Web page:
Overflowing with Magical Shoes: The Elves and the Shoemaker

For the most part, the tales collected and published by the Brothers Grimm avoided any mention of specific holidays. Even those holidays somewhat associated with the supernatural or fairies, such as Midsummer’s Eve, one of the few days where, faerie authorities assure us, you might—might—be able to see a fairy. They did make one exception, however: Christmas, which forms an important part of their tale of “The Elves and the Shoemaker.”

“The Elves and the Shoemaker” is actually one of three tales about elves, all usually grouped together in most editions of the Grimm tales under the title of “Elves,” when, that is, the last two tales appear at all. The three stories were originally told to the Grimms by Dortchen Wild, who eventually married Wilhelm Grimm. All three are quite short—the third story is barely a paragraph long, probably why they end up grouped together, and why the last two are so frequently left out.

The middle story, generally called, helpfully, “Second Story,” tells of a servant girl who receives an invitation from the elves to attend a christening. Her masters, either aware that declining these sorts of invitations never goes well, or delighted at the thought of getting rid of their servant, advise her to go. She spends three days under a mountain, and emerges to find that seven years have passed—and her employers are dead.

It’s a fairly typical tale of those who travel—willingly and unwillingly—into the fairy realms, where time runs strangely. (I like to think that these sorts of stories helped Einstein realize that time is relative, though as far as I know, there’s no evidence for this.) What distinguishes it from other versions are the tiny details. For instance, the servant girl does not know how to read, thus why she needs to turn to her employers for aid. Second, she works in a household that has never put locks on the doors—thus her ability to walk right into the home of her now-dead employers. And third, although given pockets full of fairy gold, she heads right back to work—fully in the Grimm tradition of celebrating work, and particularly housework, but I couldn’t help thinking that just possibly she should have considered buying her own house, first, and then cleaning that—though that, of course, would have spoiled the twist of the tale, finding strangers in her old, well, let’s call it a place of employment.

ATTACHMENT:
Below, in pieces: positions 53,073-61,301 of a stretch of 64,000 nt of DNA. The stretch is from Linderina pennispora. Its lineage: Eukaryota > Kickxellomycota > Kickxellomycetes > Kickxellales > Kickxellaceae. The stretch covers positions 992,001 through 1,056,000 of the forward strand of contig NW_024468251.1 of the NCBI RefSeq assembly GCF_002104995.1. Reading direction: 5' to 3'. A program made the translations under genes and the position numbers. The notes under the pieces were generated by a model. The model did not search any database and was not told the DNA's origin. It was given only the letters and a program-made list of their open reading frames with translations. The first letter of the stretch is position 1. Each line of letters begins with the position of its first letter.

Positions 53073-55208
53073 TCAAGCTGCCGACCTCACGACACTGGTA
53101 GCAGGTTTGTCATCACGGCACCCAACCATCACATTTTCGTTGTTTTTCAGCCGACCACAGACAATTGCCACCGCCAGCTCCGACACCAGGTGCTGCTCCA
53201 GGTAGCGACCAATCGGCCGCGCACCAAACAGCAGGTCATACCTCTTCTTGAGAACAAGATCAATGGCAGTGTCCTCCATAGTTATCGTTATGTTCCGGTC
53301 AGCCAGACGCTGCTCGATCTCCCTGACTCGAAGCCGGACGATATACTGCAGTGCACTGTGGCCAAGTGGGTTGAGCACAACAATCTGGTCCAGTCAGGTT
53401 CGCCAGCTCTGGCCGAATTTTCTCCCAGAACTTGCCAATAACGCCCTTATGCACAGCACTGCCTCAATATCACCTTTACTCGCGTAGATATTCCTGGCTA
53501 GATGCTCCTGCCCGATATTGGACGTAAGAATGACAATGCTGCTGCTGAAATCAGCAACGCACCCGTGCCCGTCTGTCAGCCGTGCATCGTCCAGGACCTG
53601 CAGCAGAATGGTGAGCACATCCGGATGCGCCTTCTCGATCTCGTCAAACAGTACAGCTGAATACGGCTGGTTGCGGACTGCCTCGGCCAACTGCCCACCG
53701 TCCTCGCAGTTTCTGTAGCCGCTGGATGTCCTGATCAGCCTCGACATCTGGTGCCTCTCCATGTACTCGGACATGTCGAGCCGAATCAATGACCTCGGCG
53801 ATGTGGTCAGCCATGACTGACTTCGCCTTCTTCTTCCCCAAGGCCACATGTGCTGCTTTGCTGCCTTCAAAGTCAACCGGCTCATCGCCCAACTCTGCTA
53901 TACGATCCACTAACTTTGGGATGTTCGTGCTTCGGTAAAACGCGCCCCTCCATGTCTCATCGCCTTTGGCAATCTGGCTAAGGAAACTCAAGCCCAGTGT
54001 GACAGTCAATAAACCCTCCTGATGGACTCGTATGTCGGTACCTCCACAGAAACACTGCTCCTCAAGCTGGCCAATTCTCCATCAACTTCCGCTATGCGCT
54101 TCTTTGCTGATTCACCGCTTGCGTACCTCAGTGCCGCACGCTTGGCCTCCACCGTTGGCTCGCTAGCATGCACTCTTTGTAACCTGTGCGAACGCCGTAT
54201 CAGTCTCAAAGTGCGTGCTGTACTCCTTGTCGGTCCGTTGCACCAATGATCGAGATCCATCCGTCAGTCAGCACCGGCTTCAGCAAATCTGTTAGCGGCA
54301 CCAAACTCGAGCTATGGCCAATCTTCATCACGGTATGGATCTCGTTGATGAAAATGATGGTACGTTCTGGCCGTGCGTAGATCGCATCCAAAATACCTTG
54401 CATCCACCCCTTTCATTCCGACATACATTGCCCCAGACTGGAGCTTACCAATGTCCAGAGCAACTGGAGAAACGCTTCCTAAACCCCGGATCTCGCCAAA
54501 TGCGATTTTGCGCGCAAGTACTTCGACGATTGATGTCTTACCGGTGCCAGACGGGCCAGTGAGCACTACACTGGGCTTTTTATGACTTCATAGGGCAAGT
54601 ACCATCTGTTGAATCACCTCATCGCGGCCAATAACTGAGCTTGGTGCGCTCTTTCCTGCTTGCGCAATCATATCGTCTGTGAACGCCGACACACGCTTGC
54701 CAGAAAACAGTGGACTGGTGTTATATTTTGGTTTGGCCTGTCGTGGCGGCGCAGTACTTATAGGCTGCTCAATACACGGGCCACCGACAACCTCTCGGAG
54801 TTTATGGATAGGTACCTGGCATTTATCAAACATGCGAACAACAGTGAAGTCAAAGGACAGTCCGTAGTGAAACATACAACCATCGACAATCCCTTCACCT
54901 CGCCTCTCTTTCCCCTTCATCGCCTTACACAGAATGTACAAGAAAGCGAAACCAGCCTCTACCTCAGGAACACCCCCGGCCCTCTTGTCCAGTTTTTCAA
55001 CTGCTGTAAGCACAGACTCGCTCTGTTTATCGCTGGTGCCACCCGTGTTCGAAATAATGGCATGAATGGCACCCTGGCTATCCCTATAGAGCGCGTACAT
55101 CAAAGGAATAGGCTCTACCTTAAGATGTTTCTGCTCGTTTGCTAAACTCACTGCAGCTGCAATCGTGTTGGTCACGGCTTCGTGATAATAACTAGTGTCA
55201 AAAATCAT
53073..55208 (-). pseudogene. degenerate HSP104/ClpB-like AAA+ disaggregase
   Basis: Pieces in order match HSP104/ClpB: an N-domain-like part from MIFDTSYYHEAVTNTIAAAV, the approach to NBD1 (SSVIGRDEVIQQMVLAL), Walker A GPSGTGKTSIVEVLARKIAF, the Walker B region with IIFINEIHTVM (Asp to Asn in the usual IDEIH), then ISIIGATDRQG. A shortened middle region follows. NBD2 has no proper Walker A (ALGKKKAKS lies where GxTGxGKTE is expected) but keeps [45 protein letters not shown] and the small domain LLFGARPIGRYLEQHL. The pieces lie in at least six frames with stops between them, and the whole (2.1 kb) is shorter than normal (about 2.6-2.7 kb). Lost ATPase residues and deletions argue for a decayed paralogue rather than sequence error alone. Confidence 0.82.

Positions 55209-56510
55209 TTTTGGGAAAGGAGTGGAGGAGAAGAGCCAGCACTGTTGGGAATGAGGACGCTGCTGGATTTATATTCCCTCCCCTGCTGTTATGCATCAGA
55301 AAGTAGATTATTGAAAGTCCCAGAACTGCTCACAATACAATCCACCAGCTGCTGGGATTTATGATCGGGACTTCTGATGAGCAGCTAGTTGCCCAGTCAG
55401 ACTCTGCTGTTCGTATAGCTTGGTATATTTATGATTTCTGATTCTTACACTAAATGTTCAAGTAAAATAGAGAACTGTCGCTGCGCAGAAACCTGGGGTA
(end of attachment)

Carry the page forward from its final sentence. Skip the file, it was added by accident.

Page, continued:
Indeed, the entire thing does smack just slightly of a bit of a scam. “No, really! I didn’t just walk into your house without permission and start sweeping it! IT WAS ELVES, REALLY, ELVES! Look, they gave me some coins! No, I can’t exactly explain why I wanted to go back and work as a servant even though I now have some fairy cash!” And that’s of course leaving out the starting bit, where this girl says that she found a letter on top of the day’s sweepings—something she alone sees and touches, and says she can’t read. Isn’t it possible—or at least equally possible—that she had someone write a letter for her, signing it “Elves! No, really, trust us! Real Elves!” as an excuse to get out of the house for a bit?

Or maybe we should just believe in elves.

The third story—helpfully called “Third Story”—is about a mother who realizes that her child is a changeling: her neighbors advise boiling some water in some eggshells to force the changeling to laugh. This works, and the elves remove the changeling, restoring her child. I can’t help but feel that this is less a fairy tale, and more a confused retelling of some advice for stressed out young mothers: at the very least, having to boil water in eggshells gives the mother something else to focus on. And it could make an otherwise grumpy baby laugh, turning the child from an unpleasant changeling to a delight.

Or again, maybe we should just believe in elves.

Not surprisingly, of the three, the story that lingered was the first, a Christmas tale about the shoemaker and some elves. The shoemaker has fallen into poverty, with only enough money left to make one more pair of shoes. Exhausted, he decides he’ll leave the work until the morning. I feel many of us can sympathize with this. It’s also a reasonable decision since, with little leather around, he won’t exactly have that much to do. He is rewarded for his decision to choose rest over working well past midnight: in the morning, the shoes have been made for him.

Sidenote: reading this now, I would just like to note that as of yet, not a single magical entity has ever finished writing a story for me, even when I’ve left the computer and Word document temptingly open, or cleaned the bathroom, even when I’ve left cleaning supplies right out for their use. Life is so unfair. Moving on.